Monday, November 7, 2011
Removing the Clutter
Some people love collecting clutter *nudges basement door shut with foot*, but for photographers and writers, this is usually a big no-no.
When taking a photo, check the view finder or LCD screen to make sure everything in the picture is there for a reason. If it distracts from the subject, then remove the unwanted object, or move to a different location or angle so the object is no longer visible. You can also adjust the depth of field (aperture) so everything behind the subject is blurry.
During WriteOnCon in August, an editor* shared two questions to ask yourself to ensure your writing is clutter free. You ask these questions for each sentence, paragraph, scene, and chapter:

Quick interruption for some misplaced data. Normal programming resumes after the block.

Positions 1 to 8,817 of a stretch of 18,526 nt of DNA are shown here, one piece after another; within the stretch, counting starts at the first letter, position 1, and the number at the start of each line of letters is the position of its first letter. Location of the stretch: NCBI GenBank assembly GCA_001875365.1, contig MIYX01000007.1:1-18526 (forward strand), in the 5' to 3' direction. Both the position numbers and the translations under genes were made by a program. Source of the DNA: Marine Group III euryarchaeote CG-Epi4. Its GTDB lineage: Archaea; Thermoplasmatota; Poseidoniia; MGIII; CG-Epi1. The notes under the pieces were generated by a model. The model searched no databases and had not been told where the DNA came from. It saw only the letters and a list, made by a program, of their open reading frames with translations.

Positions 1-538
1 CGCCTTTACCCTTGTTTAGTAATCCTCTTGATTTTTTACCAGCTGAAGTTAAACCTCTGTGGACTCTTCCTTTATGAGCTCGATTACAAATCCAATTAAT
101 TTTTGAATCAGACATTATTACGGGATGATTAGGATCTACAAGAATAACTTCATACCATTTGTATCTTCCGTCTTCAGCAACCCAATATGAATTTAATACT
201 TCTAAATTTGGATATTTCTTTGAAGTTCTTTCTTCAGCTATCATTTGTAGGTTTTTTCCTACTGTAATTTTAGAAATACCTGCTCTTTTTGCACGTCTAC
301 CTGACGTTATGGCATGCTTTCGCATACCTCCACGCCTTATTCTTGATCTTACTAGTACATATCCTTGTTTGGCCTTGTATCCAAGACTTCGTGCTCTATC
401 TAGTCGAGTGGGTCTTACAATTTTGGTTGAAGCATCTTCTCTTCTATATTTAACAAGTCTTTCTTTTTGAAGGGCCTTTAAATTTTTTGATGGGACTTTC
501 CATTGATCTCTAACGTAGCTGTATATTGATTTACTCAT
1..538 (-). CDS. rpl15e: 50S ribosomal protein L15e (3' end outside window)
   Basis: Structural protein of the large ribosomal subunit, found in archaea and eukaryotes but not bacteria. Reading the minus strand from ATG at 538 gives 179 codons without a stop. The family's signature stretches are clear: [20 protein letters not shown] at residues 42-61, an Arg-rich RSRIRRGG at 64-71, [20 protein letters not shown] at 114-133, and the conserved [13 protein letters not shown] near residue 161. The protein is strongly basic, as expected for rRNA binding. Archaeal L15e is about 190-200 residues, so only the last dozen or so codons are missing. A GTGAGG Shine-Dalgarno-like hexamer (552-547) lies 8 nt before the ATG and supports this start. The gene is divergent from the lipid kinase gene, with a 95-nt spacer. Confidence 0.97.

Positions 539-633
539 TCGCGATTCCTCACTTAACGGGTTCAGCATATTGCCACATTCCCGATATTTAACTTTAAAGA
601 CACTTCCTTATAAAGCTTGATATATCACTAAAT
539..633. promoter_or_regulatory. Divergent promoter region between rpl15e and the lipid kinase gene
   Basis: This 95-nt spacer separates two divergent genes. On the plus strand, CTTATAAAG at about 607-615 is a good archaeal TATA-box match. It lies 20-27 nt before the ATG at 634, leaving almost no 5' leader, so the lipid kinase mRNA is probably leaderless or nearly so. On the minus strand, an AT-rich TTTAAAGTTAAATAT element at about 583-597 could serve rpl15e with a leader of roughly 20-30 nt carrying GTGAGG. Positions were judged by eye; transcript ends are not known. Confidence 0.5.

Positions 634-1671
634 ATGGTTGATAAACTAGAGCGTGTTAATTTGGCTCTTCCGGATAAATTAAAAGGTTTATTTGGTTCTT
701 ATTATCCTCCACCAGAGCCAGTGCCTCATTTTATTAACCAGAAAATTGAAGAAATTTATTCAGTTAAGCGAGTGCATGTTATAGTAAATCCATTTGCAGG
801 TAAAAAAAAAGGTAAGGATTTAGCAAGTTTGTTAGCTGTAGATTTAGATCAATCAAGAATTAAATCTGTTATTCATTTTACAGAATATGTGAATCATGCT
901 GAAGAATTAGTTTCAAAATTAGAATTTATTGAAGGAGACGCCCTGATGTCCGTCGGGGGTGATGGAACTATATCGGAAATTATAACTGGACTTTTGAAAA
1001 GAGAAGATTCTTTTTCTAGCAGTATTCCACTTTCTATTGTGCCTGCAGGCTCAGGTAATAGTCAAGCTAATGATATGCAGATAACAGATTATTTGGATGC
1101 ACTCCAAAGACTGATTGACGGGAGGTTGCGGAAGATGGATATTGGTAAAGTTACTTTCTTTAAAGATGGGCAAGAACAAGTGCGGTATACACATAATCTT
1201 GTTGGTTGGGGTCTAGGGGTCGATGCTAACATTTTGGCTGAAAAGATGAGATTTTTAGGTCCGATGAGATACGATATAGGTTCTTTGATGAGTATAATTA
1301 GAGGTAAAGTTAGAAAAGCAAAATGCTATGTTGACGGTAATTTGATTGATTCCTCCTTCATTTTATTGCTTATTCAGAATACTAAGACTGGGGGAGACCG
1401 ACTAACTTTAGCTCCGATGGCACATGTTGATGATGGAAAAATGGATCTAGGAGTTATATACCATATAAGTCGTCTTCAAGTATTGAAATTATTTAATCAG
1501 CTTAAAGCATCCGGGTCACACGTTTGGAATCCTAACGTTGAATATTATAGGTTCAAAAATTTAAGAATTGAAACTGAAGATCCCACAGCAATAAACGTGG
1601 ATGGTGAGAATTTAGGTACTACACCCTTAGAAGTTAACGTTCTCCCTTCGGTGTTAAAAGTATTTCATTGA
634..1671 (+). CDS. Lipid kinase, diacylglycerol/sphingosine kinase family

1. Why are you telling me this? (relevance)
2. Why are you telling me this now? (placement)
Also, go through your manuscript word by word, and ask yourself if the word is necessary, if it can be cut, or if it should be changed to a stronger word that will establish voice. For example, by changing ‘ran fast’ to ‘sprinted’, you’ve replaced two weaker words with a strong one. By changing the words to dashed or bolted, you’ve tweaked the voice.
How are you when it comes to clutter? Do you have any other suggestions for keeping your photos or writing clutter free?
*sorry, I went back to find the session, but couldn’t find the one I wanted. The one I think it was, isn’t linked to the schedule anymore.
Since I have tons to do before my upcoming trip (like finish beta reading a project I’m in love with), today is my last post until my return to the blogosphere on November 21st. I miss you all already.